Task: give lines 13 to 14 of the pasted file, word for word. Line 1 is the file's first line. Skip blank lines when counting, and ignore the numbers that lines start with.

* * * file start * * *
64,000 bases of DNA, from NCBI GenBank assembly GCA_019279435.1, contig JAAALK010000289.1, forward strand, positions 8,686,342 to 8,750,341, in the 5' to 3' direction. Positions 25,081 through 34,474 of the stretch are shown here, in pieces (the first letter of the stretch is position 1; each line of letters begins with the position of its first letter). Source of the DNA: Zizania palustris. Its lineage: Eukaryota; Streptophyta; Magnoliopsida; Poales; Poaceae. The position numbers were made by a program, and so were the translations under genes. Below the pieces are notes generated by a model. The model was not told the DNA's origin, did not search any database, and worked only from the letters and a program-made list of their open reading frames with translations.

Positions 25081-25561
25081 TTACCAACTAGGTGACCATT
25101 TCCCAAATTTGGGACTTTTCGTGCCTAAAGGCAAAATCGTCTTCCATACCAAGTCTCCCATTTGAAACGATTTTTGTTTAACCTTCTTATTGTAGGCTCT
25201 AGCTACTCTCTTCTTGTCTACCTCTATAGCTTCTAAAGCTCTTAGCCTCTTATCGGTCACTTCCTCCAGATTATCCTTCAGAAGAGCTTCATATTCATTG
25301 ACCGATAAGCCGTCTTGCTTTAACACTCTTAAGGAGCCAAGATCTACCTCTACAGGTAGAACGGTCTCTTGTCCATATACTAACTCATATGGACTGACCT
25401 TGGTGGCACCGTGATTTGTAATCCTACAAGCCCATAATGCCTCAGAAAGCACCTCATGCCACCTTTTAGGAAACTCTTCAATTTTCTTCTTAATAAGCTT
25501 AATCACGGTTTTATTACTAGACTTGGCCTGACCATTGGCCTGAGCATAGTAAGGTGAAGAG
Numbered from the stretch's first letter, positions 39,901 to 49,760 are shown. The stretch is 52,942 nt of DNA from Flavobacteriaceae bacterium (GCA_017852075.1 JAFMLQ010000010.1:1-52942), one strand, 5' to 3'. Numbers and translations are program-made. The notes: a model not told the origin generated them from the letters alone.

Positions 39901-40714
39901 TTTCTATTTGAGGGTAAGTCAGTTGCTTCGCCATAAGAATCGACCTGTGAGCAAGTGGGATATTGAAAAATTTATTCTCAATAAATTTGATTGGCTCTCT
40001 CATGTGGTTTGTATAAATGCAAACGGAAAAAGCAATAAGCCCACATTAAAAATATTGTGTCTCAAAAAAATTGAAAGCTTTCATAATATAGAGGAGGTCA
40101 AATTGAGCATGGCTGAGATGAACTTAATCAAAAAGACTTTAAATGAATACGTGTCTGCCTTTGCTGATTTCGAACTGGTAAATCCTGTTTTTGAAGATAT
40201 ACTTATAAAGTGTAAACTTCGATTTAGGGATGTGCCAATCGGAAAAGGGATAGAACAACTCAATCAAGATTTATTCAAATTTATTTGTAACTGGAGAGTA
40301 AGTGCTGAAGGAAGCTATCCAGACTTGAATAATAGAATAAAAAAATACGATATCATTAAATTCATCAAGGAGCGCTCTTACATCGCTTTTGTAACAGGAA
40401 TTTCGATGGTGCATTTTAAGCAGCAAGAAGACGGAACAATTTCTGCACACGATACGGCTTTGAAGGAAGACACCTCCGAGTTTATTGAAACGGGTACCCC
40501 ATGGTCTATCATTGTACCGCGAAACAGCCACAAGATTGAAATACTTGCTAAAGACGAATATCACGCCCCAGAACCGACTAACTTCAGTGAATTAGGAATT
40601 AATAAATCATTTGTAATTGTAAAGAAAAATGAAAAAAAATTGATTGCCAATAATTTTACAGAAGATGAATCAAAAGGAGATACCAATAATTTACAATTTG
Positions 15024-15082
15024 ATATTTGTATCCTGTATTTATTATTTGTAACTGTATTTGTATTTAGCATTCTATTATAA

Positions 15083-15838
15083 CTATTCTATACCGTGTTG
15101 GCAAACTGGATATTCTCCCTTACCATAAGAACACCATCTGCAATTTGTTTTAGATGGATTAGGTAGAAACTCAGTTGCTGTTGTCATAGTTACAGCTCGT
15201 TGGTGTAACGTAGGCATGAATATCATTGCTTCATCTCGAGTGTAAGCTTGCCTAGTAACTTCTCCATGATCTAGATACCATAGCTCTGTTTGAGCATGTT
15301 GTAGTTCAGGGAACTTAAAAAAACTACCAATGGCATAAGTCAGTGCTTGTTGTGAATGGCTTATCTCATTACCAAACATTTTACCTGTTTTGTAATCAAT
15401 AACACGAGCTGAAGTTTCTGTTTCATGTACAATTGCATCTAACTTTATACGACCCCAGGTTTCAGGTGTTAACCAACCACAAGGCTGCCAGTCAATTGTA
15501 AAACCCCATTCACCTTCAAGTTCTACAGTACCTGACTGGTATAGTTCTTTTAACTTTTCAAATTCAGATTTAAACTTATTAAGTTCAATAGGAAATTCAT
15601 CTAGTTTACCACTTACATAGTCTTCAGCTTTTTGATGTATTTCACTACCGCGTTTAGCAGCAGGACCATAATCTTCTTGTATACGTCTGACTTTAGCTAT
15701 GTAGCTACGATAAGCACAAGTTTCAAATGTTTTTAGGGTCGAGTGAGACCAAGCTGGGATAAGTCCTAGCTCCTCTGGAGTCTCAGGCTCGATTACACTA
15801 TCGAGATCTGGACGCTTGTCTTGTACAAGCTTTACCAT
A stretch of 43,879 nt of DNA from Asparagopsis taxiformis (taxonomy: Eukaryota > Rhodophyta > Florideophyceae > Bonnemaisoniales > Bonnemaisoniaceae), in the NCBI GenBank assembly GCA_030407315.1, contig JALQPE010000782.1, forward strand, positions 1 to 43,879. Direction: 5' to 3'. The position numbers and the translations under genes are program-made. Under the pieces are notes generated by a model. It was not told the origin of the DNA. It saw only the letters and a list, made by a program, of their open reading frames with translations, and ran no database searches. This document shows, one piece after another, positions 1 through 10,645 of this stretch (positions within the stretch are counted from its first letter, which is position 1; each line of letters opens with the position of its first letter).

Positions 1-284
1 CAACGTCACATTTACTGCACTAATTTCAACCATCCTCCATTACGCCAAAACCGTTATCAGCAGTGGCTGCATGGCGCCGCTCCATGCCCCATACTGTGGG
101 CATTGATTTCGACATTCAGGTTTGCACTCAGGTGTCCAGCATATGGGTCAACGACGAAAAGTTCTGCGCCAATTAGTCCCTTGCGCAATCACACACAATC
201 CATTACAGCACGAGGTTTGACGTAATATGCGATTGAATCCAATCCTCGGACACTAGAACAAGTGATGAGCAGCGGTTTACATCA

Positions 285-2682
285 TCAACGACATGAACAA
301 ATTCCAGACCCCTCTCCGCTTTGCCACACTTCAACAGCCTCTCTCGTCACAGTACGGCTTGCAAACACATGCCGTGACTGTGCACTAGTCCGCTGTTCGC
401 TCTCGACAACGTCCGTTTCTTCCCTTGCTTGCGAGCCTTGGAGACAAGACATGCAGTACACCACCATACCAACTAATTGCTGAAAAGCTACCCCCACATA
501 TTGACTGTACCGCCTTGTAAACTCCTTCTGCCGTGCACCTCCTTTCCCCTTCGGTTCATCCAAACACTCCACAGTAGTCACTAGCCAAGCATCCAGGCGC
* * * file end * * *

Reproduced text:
40101 AATTGAGCATGGCTGAGATGAACTTAATCAAAAAGACTTTAAATGAATACGTGTCTGCCTTTGCTGATTTCGAACTGGTAAATCCTGTTTTTGAAGATAT
40201 ACTTATAAAGTGTAAACTTCGATTTAGGGATGTGCCAATCGGAAAAGGGATAGAACAACTCAATCAAGATTTATTCAAATTTATTTGTAACTGGAGAGTA